Last year was my initiation into school volunteering.
My daughter entered kindergarten, and volunteer sign-ups were in full swing from the first day of school. Each parent received a list of school and classroom needs via email and hard copies in the kid’s take-home folders. Not wanting to be known as a “slacker mom” right away, I signed up for quite a few things — which ended up being way too many things.
I focused on involvement that sounded interesting to me — art club, Junior Great Books, and the yearly fundraising event. Little did I know how many additional opportunities for involvement would come up in the following months of school – like field trip chaperones, class party committees, and more.
I started strong, but by the second half of the year, I was declining involvement for things I’d committed to in September. Slacker status kicked in.
I worked part-time, so I thought I should have had more time to spare. But opportunities didn’t always align with my days off, and I was paid hourly, so any time away from work was unpaid time. That being said, my family doesn’t rely on my income to eat or have a roof over our heads. Mine is a privileged perspective, so I can’t imagine how hard it would be to manage involvement guilt as a single parent, a parent without work schedule flexibility, or whose family relies on their hourly income. Sometimes, parental involvement at school is just not feasible, and those parents shouldn’t be made to feel guilty.
We’re all doing the best we can. If you want to and are able to be involved with your child’s school, here are a few ways to do it without making the overcommitment mistake I did.
Let your child help choose your involvement
I recently read another mom’s comment about how she was making the resolution to volunteer at her child’s school only for activities where she was visible to her child. I thought it was such a smart constraint to use. When signing up for activities last year, I didn’t take into account that kindergarteners couldn’t be part of the art club or Junior Great Books, so my daughter didn’t even see me on those days I was volunteering at her school.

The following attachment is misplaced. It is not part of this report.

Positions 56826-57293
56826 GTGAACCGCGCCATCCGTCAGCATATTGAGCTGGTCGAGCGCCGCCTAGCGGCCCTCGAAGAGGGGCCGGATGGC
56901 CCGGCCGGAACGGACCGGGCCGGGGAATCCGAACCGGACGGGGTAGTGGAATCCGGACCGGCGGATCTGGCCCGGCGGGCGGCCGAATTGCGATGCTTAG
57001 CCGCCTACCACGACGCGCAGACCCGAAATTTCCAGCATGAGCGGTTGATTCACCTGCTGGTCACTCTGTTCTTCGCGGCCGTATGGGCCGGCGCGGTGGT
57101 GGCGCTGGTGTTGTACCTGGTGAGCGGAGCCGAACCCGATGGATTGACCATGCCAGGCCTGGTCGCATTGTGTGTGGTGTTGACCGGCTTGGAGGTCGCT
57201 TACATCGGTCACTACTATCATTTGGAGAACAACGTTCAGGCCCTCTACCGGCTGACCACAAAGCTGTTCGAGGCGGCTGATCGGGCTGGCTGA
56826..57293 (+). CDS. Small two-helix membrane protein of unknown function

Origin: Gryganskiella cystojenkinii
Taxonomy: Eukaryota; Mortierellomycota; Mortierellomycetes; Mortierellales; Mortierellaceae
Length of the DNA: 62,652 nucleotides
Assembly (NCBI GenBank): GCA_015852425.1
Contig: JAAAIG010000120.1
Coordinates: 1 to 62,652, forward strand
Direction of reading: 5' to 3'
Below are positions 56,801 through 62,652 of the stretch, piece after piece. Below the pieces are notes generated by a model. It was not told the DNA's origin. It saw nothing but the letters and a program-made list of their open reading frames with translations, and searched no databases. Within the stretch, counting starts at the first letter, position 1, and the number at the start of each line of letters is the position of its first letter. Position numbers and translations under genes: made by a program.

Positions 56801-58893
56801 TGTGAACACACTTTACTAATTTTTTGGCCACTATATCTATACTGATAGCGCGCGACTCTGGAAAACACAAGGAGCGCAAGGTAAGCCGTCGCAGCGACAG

This year, I told my daughter I wasn’t going to be at every field trip or class party, but I asked her where and when she wanted to have me at school. We agreed I’d drive to one field trip and come to the Halloween and holiday parties. Anything else I’m able to do this year will be a pleasant surprise to her.
Having a conversation with your child at the beginning of the year can help set their expectations and manage any guilt you may feel for not being present for everything.
Sign-up for teacher appreciation contributions
Many schools and daycares have events for Teacher Appreciation Week. Parents can sign up to bring snacks, beverages, paper products, or help set up and clean up. If you want to become more visible to the larger school community, this can be a time-saving way to help contribute by dropping something off that will be appreciated by the staff outside your child’s classroom.
Ask your child’s teacher how you can help
If you still want to help, but it’s just not possible during the school day, don’t be afraid to ask your child’s teacher how you could be involved outside school hours. “This doesn’t always have to look like physically coming into the school to volunteer,” said elementary school educator and mom of two, Sarah Popowich. “Teachers, especially in younger grades, can always use help prepping, cutting, stapling, pulling out workbook pages, etc.”
Suggest sharing room parent duties
If you feel compelled to be a room parent, first, you are amazing and appreciated. Second, consider sharing the responsibility.
Our room parents plan the class parties, assist the teacher in the classroom, and coordinate the collection of funds and purchase class gifts. It’s a lot to manage, so by having at least one co-room parent, you know you’ll always have a partner to show up, help clean up, and wrangle up the kids (and other parents) at classroom events.
Know it’s OK to outsource
During kindergarten, my daughter had a holiday party, a holiday concert, and a gingerbread house-making party all on separate days in the month of December. Somehow, I was able to make all three, but one of my daughter’s friends had his high school-aged neighbor helping him build the gingerbread house. I thought it was adorable to see a teenage boy volunteering in the kindergarten classroom. And I’m sure it gave the parents some welcomed breathing room between all of the holiday festivities.
Not everyone has kind neighbors, family, or friends nearby, but if you do, tag them in! School volunteering doesn’t need to be an activity reserved only for parents.